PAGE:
The head magistrate of the 43rd Court of First Instance of Madrid has dismissed the lawsuits filed by the former executive president of Abengoa, Felipe Benjumea, and other shareholders of the company against Banco Santander and HSBC, from whom they demanded compensation of 1,000 million euros.
Benjumea, through Inversión Corporativa, together with Finarpisa and Ardachón, shareholders of the company, sued Banco Santander and HSBC for the capital increase of 650 million that Abengoa intended to undertake in September 2015 and that had to be guaranteed by the two benches.
Abengoa’s board of directors agreed to undertake a capital increase of 650 million euros on August 2, 2015 to reinforce the company’s liquidity, given the expected consequences of the economic crisis that in May of that year it was produced in Brazil.
Abengoa negotiated the assurance letter with Santander and HSBC in August and the first days of September, by which the entities would undertake to guarantee the expansion if its total amount was not placed on the market, and it was set on September 14 as the date to sign the letter.
On the same day of signing, Santander imposed as an “indispensable and inexcusable” condition for the successful completion of the operation that Benjumea leave his post, in order to improve the image of efficiency in the management of the company.
According to the sentence, these actions led Abengoa to bankruptcy law, when the idea that the company was managed irregularly was made public. The signing did not take place on the scheduled day, which caused Abengoa’s Class A shares to lose 15% of their value in the following week, delaying the holding of the meeting to October (which made forecasting impossible of “having the extension placed on October 1”), that the market lost confidence in the company and that several lines of liquidity were canceled.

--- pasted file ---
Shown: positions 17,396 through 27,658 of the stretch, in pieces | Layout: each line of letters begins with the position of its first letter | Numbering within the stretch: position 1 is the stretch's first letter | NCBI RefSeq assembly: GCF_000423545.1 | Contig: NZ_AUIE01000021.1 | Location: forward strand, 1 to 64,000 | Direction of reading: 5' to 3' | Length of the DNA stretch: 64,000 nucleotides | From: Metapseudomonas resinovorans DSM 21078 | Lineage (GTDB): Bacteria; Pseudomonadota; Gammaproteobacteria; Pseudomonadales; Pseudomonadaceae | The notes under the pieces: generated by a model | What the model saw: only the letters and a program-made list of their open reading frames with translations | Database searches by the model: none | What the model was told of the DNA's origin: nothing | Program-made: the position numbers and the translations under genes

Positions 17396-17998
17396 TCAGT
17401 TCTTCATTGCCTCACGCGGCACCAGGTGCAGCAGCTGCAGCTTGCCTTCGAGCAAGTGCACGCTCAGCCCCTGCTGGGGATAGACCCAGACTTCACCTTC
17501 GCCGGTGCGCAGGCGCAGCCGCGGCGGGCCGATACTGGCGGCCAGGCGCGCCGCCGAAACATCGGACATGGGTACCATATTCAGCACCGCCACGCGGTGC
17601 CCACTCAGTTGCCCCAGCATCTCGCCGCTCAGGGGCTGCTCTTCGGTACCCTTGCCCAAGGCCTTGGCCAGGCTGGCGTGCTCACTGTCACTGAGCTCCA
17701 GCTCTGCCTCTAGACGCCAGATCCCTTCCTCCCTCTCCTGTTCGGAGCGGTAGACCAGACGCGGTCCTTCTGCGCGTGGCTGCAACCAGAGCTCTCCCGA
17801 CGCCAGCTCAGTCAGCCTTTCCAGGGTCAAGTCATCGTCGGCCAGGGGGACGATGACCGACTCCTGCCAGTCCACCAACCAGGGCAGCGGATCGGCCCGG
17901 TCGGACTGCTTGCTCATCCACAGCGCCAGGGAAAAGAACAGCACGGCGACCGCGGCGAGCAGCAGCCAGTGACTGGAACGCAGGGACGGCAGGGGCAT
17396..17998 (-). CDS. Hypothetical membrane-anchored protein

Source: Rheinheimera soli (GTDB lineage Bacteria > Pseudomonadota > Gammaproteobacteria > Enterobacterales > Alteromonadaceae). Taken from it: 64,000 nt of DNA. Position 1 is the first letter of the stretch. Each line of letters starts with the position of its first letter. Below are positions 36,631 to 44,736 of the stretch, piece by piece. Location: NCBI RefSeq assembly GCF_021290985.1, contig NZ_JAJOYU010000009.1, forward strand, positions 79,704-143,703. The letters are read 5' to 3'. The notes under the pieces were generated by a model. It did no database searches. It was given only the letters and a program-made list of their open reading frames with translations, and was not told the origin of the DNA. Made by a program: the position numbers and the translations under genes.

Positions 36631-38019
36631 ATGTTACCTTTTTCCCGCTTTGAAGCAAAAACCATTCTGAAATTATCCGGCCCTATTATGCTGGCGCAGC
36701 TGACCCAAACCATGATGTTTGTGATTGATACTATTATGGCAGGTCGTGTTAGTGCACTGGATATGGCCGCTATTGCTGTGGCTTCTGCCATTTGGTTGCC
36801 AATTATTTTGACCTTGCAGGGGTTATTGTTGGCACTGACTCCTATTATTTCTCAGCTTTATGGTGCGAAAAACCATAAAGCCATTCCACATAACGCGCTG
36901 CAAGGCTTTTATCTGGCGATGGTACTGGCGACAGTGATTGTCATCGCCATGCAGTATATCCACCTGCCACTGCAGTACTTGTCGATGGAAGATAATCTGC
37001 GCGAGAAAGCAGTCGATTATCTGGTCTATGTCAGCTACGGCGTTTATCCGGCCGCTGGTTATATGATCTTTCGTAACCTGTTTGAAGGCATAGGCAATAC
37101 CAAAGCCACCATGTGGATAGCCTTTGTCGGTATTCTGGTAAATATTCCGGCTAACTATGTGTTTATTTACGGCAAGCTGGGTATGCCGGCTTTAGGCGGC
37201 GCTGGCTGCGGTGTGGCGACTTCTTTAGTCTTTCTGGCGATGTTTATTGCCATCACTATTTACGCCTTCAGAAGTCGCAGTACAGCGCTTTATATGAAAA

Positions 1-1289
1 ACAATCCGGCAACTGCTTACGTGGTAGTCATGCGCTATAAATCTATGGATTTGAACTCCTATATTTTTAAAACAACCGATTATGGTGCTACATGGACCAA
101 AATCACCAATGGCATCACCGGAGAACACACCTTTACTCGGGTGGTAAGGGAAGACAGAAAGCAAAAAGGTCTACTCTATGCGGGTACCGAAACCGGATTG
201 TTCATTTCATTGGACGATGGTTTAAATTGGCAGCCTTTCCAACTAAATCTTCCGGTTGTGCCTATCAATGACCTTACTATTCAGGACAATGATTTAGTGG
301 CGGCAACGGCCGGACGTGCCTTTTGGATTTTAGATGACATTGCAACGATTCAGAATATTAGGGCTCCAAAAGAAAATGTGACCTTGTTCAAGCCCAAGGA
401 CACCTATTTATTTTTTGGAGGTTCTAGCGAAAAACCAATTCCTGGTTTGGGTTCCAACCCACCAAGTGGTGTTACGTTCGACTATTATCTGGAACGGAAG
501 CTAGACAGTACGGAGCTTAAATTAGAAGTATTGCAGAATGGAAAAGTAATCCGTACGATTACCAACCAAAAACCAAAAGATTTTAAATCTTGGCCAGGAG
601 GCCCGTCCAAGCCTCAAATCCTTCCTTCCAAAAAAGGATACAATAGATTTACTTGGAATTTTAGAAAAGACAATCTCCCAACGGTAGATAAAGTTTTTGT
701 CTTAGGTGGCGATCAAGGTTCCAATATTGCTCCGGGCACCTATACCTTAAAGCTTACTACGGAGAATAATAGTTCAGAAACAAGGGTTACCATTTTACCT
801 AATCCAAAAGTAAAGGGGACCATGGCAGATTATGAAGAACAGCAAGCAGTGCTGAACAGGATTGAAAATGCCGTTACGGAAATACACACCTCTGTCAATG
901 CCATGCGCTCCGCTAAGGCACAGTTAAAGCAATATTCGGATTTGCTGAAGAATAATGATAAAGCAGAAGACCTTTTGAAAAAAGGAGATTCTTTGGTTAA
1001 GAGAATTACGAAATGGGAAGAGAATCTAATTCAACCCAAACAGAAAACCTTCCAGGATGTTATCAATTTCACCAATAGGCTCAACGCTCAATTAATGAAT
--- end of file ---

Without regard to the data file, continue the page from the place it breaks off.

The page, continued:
The plaintiffs blame Santander and HSBC for the fact that Abengoa had liquidity needs of 1,000 million euros in November 2015, which would have determined that on the 25th of that month it entered the pre-tender process.
For this reason, they sued the two banks, demanding compensation of 1,000 million euros. For their part, Santander and HSBC claimed prescription of the action.
The statute of limitations for the action is fifteen years if it is a contractual action or one year if it is non-contractual. The judge says that “there was no contractual relationship between the plaintiffs and the defendant banks, nor negotiation, in order to sign a letter of assurance of the Abengoa capital increase, so there is no doubt about the non-contractual nature of the action exercised “.
Thus, the ruling includes that the limitation period is one year. As the events in which Benjumea and the rest of the shareholders support their claim took place on September 14, 2015 and the date of the first extrajudicial claim took place on March 23, 2018, the period of one year would have elapsed and the actions exercised, prescribed, which has determined that the Court has dismissed the claim and acquitted the banks, a resolution that is not yet final and can be appealed before the Provincial Court of Madrid.